had just the right length and thickness and straightness. If it were too
short it would not have enough spring. If it were too long it would have
too much spring and would break. If it were too thin it would be weak,
whereas, if it were too thick it would bruise, which of course would not
do.

We searched and searched without finding anything that just suited. I
became interested in the problem and pointed out several likely-looking
sticks which appeared as though they might answer the exacting
specifications. He discussed my selections with me, examining each one
with care. After spending quite a time at it, he finally decided that the
best thing to do would be to cut several and try them. He cut a long thin
one, a long thick one, a middle-length one, and several other
compromises. This made five whips. I was very much impressed with his
technique. I could see that between all of the whips it was more than
likely that one would be found which would suit much better than possibly
could be the case were one only to be selected by guessing. I did not
recognize it at the time, but I had received my first lesson in
engineering research.

After all had been prepared and whittled down smooth he said, "Now come
along up to my room and we will try them." He led the way to the
third-floor front, which was his room. Arrived here, he took off his
coat, his collar, and necktie, and rolled up his sleeves. I was a bit
concerned at this, for it suggested that a whipping must be something
calling for considerable activity. He laid the five whips on the bed and,
taking one at a time, he smote the coverlet. The savage whir and the
succeeding whack sounded all over the house. He put real muscle into it.
The long thin whip broke. He explained that he had expected this to
happen, for the stick was too thin for its length. The thick one made a
fearful whir and whack when it hit the coverlet. We rejected this one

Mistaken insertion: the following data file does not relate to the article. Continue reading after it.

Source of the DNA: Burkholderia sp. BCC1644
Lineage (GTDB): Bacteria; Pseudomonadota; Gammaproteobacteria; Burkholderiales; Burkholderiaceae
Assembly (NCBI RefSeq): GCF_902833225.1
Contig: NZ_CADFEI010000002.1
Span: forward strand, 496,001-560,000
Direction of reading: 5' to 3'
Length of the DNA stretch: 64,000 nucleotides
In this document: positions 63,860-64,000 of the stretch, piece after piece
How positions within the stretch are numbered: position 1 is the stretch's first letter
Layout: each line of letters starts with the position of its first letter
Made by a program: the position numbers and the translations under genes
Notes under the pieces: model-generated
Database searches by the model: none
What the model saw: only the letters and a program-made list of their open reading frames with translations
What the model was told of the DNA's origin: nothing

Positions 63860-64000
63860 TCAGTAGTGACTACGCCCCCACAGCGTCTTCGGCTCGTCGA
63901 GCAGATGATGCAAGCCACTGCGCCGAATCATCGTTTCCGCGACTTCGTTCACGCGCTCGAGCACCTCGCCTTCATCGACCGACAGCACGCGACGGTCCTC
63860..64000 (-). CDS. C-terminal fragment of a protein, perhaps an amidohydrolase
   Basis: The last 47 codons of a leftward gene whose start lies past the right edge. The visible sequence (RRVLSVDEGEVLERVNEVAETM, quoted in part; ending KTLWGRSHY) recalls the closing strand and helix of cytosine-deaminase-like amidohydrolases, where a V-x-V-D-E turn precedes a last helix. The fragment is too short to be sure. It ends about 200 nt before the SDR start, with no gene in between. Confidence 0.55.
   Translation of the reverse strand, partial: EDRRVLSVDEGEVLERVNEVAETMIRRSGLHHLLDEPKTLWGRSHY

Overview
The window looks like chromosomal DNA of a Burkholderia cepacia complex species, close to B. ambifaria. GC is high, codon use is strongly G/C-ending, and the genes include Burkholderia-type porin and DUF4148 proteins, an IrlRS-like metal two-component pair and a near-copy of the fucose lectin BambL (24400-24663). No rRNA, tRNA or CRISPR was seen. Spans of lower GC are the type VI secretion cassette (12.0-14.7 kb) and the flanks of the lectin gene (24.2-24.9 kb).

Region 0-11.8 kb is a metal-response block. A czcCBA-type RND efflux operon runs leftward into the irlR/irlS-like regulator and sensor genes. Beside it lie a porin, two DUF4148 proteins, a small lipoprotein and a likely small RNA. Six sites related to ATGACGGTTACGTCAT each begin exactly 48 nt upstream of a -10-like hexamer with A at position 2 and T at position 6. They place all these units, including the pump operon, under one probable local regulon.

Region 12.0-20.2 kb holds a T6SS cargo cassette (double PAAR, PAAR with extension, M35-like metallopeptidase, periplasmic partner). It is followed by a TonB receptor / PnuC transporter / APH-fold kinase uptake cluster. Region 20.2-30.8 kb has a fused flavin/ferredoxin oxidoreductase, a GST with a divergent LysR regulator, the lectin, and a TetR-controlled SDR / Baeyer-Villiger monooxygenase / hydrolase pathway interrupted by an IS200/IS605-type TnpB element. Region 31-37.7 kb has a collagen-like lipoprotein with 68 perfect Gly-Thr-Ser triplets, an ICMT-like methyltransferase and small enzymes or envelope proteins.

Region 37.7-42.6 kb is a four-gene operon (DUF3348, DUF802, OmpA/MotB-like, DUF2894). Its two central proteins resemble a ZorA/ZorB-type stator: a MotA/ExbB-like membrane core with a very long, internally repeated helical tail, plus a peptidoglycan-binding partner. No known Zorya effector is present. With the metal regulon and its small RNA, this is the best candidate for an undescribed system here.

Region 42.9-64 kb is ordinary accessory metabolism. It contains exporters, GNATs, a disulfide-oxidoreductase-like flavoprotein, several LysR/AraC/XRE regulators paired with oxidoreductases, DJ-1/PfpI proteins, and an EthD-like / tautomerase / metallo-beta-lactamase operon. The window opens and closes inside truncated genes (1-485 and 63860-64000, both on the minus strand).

because it was evident that it would bruise. Later on I heard my mother
say that she never suffered such horrible nervous strain in all her life,
listening to the savage whir of the whip and the awful whack as it
struck. She imagined my little body might be receiving these blows; but
as I did not cry out and as she could hear me talking calmly afterward,
she assumed that I could not be suffering very acutely. I firmly believe
that most of this bed-whacking business was for my mother's benefit, as
she sat downstairs trying to read.

When we had whacked the bed coverlet for a long time, testing the whips
and breaking most of them, my father was far from being satisfied. He sat
down on the edge of the bed and outlined in his clear way the problem as
it confronted us. Said he, "What we need is something fairly long, very
strong, and yet very light. It also must be very springy. Where can we
find such a thing which we could use for a whip?"

We thought and thought. By this time I was as keenly interested in the
solution of the problem as though some one else were to receive the
whipping. I suggested a baseball bat, but in the same breath I pointed
out that it was unsuitable, although I pointed out that it would hit
awful hard.

"Oh, much too hard," he replied. "Why, you could break a man's back with
a baseball bat, and kill him." He recoiled at the suggestion of a
baseball bat.

"I suppose a broomstick would be too stiff, too," I ventured.

"Altogether too stiff and too heavy. It would break bones and be very
dangerous."

There was a long pause here while we both thought. Then an idea occurred
to me. "Gosh, Papa! I know the very thing. That thin cane of yours."
Among his walking-sticks was a very thin one which I used to admire.

"By Jove!" he exclaimed. "That's a good idea. Go and fetch it."

I remember hurrying downstairs to the clothes-closet in the butler's
pantry where the canes and umbrellas were kept. As I ran through the
reception-room, being in my usual hurry, I had to pass my mother. She
seemed much surprised to see me hurrying to the clothes closet. She asked
me what I was after. I answered:

"We're trying to find a good whip. We're going to try the thin cane."

She asked something else, but I was much too busy to stop just then and
explain. She afterward said that my being in such a hurry to find a cane
with which to be whipped seemed one of the most extraordinary things she
ever heard of.

When I returned with the thin cane my father whacked the coverlet with it
with all his might. It made a particularly savage noise. My mother must